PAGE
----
Originally posted on the Small Victories website
National Geographic’s April issue has been showing up in our newsfeeds this week and for good reason—they are dropping some serious honesty and reflection about their reporting. Their public self-examination feels like a victory to us, so how better to start off this week’s list of progress than by celebrating their call to push forward? As their first female and Jewish editor-in-chief Susan Goldberg wrote:
“For decades, our coverage was racist. To rise above our past, we must acknowledge it.”
-Alison & Stephanie
1. This is huge: Philadelphia DA Larry Krasner issued a memo overhauling the city’s criminal justice system with the explicit goal of ending mass incarceration. There are too many amazing new changes to summarize, so you can read more about them here.
Hundreds rallied outside the White House and were joined by members of Congress. Indivisible GA-04 took the opportunity to register hundreds of high school students to vote. And we’re especially awed by the students who walked out alone, like this second-grader.
4. Conor Lamb squeaked out a win in a Pennsylvania special election, flipping a red district that voted for Trump by 20 points. It’s still possible that there will be a recount, but we’ll take the good news for now. Thanks to all the Indivisible volunteers who helped make this happen! #EveryVoteCounts
5. ADAPT has been running a week-long, round-the-clock protest camp outside of the FDA Commissioner’s home, demanding a ban on devices used to deliver electric shocks to people with disabilities. #StopTheShock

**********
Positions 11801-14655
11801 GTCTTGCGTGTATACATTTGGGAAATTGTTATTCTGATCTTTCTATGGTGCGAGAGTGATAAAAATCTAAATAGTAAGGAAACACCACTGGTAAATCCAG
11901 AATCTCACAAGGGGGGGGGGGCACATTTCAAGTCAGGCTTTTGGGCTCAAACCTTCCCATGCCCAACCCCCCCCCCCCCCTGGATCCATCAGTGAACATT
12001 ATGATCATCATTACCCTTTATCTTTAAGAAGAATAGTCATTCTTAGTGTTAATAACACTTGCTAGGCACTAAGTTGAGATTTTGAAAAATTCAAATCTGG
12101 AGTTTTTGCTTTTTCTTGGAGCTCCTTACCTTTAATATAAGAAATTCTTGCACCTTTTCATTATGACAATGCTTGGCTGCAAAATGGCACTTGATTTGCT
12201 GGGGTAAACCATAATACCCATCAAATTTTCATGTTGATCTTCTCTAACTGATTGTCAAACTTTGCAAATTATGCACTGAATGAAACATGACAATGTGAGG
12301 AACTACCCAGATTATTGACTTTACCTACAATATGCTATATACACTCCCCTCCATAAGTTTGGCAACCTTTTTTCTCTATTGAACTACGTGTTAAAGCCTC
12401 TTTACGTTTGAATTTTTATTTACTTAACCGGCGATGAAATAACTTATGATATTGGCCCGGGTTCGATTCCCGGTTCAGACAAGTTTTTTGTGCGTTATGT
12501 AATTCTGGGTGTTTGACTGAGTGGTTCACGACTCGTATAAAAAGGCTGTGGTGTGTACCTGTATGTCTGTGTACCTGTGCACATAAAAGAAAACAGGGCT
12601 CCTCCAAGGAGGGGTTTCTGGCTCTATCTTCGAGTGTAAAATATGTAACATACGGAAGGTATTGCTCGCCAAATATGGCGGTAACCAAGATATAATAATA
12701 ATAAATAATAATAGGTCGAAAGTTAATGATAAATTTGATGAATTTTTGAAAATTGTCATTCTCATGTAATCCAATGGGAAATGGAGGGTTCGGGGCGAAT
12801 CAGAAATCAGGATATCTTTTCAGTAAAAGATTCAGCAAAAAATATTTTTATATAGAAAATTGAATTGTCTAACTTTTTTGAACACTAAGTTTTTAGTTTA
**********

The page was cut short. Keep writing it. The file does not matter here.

6. An ICE spokesman resigned because he no longer wanted to spread their lies about immigrants. More of this, please!
8. With help from Make the Road and other groups, Westchester County, New York passed the new Immigrant Protection Act, preventing county officers from asking about immigration status or working with ICE in most circumstances.
9. Fight for 15 organizers and the Poor People’s Campaign came together to march in the footsteps of Memphis sanitation workers during their iconic strike fifty years ago. #Solidarity
“My goal was to protect our children and I feel like my mission has been accomplished. My heart is happy.”
11. Washington passed a law making it easier to prosecute police officers for shooting people, and the state’s governor signed an executive order to protect orcas from extinction. (You might have noticed we write about new WA laws nearly every week—check out a recap of all the state’s accomplished in the past three months.)
12. A section of a Baltimore park that used to honor a Confederate generals has now been rededicated to this famous abolitionist.
13. An immigrant rights activist became the first undocumented resident appointed to hold statewide political post in California.
15. Rome’s mayor announced diesel cars won’t be allowed in the city center come 2024.
16. Hundreds of Canadian doctors argued against pay raises for themselves and advocated reallocating the money to help nurses and patients instead.
17. In Vancouver, Indigenous leaders led thousands of people in a march against the Trans Mountain pipeline expansion, which was greenlit by Justin Trudeau back in 2016.
18. Black Panther and A Wrinkle In Time ruled the weekend’s box office, making it the first time ever that two black filmmakers held the top spots at the U.S. box office.
We made a typo last week when we described the West Virginia teachers’ wildcat strike as “wildcast” by accident. A typo might not be a big deal, but we wanted to point it out because wildcat strikes are actually super exciting and worth naming.
We’re also excited about this show that’s inclusive in front of and behind the camera and is reminding us to hold on tight to the ones we love. And we hope you’ll enjoy these fun facts—two words we like, especially when put together—and these adoptable doggos in their loungers, another combination we’re loving right now.